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By read this headline:

"Liz Cheney’s consultants are given ultimatum: drop her, or be dropped"

I get 'drop' means to abandon, but as mind learning English I wondered if in a different context "drop her" would mean: "stop nagging her" like: "drop her, you're annoying her"? or any other context. So can 'drop' mean leave her alone?

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    I would point out that, regardless of whether it can mean that, in the headline you quoted it does not mean that.
    – d_b
    Oct 22 at 23:22
  • Have you checked a dictionary to see how many meanings "drop" can have?
    – gotube
    Oct 23 at 3:32
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"Drop" in the sense of "stop nagging" is more often paired with "it." I tell my dog "drop it" when I want her to release something she has in her mouth. If someone is pestering you and you said "drop it," the antecedent to "it" would be "the topic."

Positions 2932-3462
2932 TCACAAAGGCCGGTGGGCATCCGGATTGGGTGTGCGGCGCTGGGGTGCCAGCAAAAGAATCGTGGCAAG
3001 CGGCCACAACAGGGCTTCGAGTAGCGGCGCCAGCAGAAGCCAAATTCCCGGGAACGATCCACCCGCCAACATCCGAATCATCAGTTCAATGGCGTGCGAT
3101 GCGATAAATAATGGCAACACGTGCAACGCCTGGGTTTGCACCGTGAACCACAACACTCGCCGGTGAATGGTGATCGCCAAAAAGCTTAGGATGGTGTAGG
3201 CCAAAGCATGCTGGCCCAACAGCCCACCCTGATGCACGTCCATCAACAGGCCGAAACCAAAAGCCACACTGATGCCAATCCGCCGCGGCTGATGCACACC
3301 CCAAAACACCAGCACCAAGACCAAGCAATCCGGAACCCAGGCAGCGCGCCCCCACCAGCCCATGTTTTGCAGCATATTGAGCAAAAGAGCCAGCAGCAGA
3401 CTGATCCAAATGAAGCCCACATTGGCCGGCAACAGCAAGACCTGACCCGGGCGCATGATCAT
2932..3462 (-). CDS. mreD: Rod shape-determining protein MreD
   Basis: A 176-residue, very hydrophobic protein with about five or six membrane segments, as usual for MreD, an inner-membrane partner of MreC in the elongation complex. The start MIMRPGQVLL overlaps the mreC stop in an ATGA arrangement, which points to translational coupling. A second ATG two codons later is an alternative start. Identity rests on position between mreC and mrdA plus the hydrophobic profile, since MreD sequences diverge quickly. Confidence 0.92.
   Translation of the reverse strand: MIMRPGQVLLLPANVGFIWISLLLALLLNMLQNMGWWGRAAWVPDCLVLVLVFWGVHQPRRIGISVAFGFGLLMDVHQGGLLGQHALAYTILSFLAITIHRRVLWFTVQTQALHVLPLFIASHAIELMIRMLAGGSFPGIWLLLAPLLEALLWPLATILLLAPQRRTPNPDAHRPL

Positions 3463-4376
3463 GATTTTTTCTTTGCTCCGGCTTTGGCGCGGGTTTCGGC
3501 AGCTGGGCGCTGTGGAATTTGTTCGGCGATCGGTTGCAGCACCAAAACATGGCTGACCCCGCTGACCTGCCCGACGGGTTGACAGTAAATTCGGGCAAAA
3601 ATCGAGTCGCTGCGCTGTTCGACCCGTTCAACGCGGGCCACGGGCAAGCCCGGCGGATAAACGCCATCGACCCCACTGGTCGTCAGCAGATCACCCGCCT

But I think the meaning of "drop" intended in the quote is what LawrenceC referenced, "break your association with" someone. The ultimatum expands to: "Either you stop doing business with Liz Cheney, or we [who are also your clients] will stop doing business with you."

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Drop X can mean "remove X from your task list."

So if the consultants have a list of people they need to nag daily or some other interval, "drop X" can mean to stop nagging them in that context.

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